Time spent: 2 hours 5 minutes (30 minutes reading, 1 hour 20 minutes solving, 15 minutes marking)

Score: 16/27

I bled points all over the place here.  The pass mark is 12, so I still passed reasonably comfortably, but I am planning to return and review this chapter at some point.

Book 1, Chapter 9

The topic is mate in two, and the idea is to train the skill of accurately calculating short variations without missing candidates.  The exercises are of the non-game-like problem type, and I found I either stumbled upon the solution quite quickly, or ended up staring at them for ages in increasing disbelief that a solution really existed.  I had to do it in several sessions, and even then I gave up on two.

Time spent: 2 hours 25 minutes (30 minutes reading, 1 hour 50 minutes solving, 5 minutes marking)

Score: 10/12

If anyone else is working on these books, let me know how you are getting on in the comments below.

Yusupov Challenge, week 1

I have completed week 1 of the Yusupov Challenge, doing four chapters rather than the usual six as it started partway through the week.  Finding time to do a chapter almost every day is going to be challenging at times, but that’s why it’s called a challenge!  I am doing a chapter every day after work, except when I have evening league matches, as I want to be fresh for the game.  In weeks where I have more than one evening match I will try to fit in the missed chapters at the weekend.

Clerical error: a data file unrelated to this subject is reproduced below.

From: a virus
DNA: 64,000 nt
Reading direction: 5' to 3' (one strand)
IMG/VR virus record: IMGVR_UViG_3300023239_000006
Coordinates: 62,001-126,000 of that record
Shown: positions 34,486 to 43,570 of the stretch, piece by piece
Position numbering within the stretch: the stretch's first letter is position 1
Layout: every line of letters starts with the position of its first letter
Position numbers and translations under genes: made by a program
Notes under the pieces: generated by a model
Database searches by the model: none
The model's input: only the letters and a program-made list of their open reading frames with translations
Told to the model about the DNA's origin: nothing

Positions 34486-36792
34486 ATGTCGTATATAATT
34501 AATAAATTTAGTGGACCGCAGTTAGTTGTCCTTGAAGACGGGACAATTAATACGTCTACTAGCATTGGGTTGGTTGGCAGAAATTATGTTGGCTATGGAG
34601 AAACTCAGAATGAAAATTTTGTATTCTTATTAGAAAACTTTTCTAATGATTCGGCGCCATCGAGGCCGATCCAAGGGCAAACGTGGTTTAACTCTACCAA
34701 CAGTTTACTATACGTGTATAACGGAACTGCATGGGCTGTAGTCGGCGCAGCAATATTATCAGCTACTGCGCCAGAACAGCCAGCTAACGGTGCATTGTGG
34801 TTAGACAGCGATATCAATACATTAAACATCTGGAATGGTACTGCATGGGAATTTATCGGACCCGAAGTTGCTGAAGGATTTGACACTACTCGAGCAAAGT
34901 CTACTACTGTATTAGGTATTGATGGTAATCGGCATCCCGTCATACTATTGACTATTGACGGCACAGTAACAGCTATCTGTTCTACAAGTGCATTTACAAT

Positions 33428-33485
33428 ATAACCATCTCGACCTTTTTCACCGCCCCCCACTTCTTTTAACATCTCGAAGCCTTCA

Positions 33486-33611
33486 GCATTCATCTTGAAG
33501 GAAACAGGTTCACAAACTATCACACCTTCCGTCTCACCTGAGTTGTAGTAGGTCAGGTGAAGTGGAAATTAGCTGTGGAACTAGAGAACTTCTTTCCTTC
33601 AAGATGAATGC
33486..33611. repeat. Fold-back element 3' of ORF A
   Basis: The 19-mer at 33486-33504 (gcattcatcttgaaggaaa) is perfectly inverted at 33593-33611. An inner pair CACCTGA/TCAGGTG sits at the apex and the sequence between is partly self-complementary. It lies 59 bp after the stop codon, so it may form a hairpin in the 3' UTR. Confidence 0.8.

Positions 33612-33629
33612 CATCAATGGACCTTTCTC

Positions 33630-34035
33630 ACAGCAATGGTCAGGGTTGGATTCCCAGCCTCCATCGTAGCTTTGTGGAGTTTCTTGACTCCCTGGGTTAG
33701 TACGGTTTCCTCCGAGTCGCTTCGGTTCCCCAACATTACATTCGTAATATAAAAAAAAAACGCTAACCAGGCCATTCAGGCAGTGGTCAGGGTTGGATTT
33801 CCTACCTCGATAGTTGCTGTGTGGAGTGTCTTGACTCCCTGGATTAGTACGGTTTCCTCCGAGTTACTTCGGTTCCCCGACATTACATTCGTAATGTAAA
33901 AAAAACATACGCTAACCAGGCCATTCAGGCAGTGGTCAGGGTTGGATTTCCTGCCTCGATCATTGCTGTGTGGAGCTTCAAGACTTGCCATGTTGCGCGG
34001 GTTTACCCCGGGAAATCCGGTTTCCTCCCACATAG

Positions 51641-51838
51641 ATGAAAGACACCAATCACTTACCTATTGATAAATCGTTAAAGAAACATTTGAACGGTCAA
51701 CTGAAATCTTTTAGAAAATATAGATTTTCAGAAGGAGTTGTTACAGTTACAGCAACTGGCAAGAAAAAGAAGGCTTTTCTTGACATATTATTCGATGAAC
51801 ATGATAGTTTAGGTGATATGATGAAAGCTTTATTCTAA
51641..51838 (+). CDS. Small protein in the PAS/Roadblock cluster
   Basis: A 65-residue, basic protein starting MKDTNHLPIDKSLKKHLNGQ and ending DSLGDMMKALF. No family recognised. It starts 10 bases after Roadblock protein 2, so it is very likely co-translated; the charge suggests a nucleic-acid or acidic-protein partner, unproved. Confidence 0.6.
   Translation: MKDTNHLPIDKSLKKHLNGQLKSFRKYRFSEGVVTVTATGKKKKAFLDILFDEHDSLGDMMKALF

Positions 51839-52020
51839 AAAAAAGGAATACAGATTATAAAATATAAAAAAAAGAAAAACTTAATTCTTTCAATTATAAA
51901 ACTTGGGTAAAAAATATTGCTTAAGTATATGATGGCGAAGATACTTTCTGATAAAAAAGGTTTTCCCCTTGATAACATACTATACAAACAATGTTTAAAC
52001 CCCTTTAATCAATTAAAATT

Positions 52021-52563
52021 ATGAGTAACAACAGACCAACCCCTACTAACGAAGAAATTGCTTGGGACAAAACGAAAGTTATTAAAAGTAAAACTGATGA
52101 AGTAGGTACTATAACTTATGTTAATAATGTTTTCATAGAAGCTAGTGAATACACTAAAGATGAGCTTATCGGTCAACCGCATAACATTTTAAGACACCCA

Book 1, Chapter 2

This is another chapter on mating patterns, and is a little tougher than the first chapter, but still not too difficult as all the patterns seen in the exercises are introduced beforehand.

Time spent: 65 minutes (30 reading, 25 solving, 10 marking and reviewing)

Score: 19/20

I dropped a point on 2-4, choosing 2. Rh4 rather than 2. Qh6 – the right idea, but unfortunately my move order allows a perpetual.

Book 1, Chapter 3